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How to Stop Diarrhea in a 2-Year-Old Child

author image Anna Aronson
Anna Aronson began working as a journalist in 2000 and spent six years at suburban Chicago newspapers before pursuing freelance work. She enjoys writing about health care topics, in particular obstetrics, pediatrics and nutrition. She received a Bachelor of Arts in journalism from Eastern Illinois University and is now studying for a Master of Science in medicine degree to become a physician's assistant.
How to Stop Diarrhea in a 2-Year-Old Child
A 2-year-old girl drinks water from a glass. Photo Credit naumoid/iStock/Getty Images

Diarrhea is common in young children and can have many causes, including viral and bacterial infections that are easily spread by kids. Most cases of diarrhea are not serious, but they do need to run their course. Unfortunately, this can take up to a week, depending on the cause. The good news is that most kids will recover fine on their own and can continue eating as normal, according to the American Academy of Pediatrics.

Step 1

Offer your child clear fluids throughout the day, to keep him hydrated despite the fluid loss from the diarrhea. Water is a good choice, but you can also try to get him to eat some broth.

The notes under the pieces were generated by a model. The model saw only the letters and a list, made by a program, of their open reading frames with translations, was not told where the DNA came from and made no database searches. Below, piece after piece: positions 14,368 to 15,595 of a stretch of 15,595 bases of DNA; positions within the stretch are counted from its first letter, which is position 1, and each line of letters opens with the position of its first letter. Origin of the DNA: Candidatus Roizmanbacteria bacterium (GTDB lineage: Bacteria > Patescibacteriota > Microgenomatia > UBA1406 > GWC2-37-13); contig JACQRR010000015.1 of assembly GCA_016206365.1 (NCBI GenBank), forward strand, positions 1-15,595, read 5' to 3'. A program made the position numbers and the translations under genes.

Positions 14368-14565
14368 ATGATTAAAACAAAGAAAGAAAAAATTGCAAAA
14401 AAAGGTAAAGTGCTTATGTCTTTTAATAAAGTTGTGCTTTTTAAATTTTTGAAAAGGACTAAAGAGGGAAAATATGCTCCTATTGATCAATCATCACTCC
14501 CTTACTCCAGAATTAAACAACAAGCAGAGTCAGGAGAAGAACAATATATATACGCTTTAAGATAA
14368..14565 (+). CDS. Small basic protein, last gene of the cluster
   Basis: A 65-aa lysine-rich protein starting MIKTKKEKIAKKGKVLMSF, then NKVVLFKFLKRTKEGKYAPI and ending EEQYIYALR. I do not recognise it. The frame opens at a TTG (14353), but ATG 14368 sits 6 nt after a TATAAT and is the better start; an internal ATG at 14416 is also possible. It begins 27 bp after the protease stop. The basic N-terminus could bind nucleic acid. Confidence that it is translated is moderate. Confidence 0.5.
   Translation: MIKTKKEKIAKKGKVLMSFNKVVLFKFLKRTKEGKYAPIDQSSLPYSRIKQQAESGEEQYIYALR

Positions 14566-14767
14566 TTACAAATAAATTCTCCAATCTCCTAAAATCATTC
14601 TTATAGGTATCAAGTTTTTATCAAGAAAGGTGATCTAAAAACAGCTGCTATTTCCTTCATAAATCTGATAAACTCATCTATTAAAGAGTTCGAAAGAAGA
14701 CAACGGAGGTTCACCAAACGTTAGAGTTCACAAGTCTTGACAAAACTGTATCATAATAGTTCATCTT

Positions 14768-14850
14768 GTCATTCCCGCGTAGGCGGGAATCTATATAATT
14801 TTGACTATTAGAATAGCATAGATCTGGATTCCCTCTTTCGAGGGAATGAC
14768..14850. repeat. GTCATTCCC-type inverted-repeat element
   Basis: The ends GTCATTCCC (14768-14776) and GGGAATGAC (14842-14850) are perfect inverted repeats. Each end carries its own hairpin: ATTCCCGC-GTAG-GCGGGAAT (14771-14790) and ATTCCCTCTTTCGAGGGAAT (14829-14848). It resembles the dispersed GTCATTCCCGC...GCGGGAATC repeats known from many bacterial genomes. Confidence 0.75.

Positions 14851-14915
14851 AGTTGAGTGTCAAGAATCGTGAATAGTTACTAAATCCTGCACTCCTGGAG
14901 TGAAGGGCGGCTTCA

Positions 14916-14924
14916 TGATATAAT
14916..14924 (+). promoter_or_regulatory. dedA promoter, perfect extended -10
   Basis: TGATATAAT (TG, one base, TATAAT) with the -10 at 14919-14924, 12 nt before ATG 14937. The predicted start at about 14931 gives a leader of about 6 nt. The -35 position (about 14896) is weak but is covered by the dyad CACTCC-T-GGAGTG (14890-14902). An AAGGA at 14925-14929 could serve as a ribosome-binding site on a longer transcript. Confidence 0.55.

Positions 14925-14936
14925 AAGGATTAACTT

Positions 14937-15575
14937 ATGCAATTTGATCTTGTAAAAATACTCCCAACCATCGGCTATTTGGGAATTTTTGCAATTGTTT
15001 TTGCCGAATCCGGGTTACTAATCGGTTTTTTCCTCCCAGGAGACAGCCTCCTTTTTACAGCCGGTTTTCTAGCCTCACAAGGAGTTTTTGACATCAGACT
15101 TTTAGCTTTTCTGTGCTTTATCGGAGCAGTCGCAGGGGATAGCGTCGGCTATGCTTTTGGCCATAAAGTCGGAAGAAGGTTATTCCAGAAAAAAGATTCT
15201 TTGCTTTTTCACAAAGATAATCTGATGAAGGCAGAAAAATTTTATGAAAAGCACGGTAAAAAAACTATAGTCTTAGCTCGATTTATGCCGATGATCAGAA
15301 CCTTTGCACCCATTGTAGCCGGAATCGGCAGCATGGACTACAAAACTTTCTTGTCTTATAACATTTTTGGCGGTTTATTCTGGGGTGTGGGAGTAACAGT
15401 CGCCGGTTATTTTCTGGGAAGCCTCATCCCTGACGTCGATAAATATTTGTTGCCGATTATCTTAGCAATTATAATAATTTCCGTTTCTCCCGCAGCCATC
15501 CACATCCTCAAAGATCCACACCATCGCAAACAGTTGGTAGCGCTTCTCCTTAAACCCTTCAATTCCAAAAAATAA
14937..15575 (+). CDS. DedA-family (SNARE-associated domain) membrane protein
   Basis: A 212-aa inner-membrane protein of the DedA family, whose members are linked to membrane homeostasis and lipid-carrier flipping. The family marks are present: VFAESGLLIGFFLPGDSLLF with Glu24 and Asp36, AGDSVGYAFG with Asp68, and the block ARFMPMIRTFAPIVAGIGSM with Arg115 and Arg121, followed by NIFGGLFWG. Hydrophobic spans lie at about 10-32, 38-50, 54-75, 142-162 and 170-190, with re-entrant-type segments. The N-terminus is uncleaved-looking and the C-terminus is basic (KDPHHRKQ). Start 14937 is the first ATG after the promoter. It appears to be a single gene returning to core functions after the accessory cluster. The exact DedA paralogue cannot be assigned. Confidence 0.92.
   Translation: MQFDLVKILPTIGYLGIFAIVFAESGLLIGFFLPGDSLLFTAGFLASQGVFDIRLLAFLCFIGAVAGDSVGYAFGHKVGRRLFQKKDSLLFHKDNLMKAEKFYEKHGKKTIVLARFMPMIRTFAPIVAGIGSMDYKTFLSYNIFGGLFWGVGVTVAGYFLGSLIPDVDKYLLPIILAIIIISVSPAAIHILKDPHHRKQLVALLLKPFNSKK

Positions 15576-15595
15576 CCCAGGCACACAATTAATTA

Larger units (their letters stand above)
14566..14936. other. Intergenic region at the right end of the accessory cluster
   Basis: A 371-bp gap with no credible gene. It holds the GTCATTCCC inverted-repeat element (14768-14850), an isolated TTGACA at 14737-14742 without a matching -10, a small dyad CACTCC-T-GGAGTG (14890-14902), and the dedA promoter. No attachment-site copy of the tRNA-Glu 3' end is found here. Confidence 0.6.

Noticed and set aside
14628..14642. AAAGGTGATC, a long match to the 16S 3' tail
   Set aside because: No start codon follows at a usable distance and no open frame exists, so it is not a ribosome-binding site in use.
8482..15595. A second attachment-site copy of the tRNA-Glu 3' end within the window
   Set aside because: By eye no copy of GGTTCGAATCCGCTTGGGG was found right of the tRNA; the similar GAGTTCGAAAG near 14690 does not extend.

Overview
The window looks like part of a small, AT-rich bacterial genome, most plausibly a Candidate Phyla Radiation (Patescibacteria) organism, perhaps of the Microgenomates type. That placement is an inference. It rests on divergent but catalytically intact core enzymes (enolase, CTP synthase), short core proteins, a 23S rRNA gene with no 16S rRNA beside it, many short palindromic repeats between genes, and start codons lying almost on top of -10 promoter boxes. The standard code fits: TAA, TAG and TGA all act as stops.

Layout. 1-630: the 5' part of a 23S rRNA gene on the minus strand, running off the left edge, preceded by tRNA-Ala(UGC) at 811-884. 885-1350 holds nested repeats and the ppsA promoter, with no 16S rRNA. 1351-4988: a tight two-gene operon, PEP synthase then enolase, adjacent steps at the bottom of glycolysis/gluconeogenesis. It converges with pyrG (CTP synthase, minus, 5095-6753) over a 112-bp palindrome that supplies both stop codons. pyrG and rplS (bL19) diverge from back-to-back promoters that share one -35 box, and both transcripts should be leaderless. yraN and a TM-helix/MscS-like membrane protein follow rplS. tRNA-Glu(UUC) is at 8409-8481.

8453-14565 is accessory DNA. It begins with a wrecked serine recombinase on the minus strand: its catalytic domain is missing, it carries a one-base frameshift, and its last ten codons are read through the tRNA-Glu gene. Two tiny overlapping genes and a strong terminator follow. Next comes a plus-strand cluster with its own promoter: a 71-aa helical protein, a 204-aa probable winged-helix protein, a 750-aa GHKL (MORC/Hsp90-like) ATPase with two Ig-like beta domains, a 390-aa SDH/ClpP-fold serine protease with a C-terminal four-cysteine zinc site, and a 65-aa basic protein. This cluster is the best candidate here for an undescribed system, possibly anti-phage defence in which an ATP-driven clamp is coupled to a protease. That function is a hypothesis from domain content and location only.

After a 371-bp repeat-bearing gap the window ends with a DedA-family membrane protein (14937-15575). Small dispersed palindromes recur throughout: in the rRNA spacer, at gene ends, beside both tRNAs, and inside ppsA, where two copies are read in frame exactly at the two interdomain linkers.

Step 2

Avoid giving your child fruit juices such as apple juice. Although many kids like the taste of fruit juices, the sugars in fruit can make diarrhea worse, according to the MayoClinic website.

Step 3

Allow your child to eat as much or as little as she wants. Start by offering soft, low-fiber foods, and then gradually move to harder foods with more fiber. Good choices include rice, plain crackers and chicken.

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Step 4

Change dirty diapers as necessary. Because of the increase in bowel movements when a child has diarrhea, the skin on the bottom might become irritated and inflamed. Wipe the diaper area thoroughly, and apply diaper rash cream as needed.

Step 5

Contact your child's pediatrician if your notice blood in his stool or if his fever is greater than 102 degrees F.

Step 6

Watch for signs of dehydration, which include dry diapers or no urinating for three or more hours, crying without tears, dry tongue and mouth, and skin that does not flatten when pinched, according to the National Digestive Disorders Information Clearinghouse. If your child appears to be dehydrated, contact your pediatrician immediately.

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